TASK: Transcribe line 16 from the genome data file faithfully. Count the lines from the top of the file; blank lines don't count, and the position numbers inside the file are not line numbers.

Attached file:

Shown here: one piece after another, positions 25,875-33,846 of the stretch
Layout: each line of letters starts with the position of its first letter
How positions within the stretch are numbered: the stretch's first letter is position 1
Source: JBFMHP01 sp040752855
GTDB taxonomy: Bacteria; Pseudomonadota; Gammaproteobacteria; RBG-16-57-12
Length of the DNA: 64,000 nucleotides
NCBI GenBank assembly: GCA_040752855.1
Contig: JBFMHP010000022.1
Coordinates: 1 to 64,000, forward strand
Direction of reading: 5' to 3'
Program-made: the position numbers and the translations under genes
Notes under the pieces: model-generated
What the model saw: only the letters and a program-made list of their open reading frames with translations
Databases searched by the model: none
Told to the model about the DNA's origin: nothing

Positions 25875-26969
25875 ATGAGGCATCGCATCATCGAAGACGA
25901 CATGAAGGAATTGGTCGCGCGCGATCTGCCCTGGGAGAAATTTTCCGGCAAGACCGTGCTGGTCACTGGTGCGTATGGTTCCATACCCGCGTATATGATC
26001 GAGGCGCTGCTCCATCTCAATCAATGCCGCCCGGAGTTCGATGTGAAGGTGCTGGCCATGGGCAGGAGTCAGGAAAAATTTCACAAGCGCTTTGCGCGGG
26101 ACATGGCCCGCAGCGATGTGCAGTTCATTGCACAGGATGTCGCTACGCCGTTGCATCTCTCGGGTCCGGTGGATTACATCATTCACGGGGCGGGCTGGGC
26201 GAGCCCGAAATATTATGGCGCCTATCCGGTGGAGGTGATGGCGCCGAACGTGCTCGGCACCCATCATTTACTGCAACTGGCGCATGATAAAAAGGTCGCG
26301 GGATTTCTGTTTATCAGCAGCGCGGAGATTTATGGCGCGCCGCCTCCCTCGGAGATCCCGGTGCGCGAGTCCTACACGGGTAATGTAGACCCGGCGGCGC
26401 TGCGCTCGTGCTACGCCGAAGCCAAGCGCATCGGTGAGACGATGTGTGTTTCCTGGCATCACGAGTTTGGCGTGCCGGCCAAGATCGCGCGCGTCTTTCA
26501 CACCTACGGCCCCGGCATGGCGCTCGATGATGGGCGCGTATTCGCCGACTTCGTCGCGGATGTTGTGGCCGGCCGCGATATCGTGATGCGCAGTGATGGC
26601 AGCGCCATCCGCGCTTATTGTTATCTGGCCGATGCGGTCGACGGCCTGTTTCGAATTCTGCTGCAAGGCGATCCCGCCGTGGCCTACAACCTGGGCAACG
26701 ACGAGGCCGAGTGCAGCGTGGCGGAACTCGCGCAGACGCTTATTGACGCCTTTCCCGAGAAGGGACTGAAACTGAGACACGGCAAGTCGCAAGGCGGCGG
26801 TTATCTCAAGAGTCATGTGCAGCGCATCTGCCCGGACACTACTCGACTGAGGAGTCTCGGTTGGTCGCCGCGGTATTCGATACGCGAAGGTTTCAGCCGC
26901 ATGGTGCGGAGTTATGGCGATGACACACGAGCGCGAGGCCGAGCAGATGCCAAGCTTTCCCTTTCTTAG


Positions 25875-26969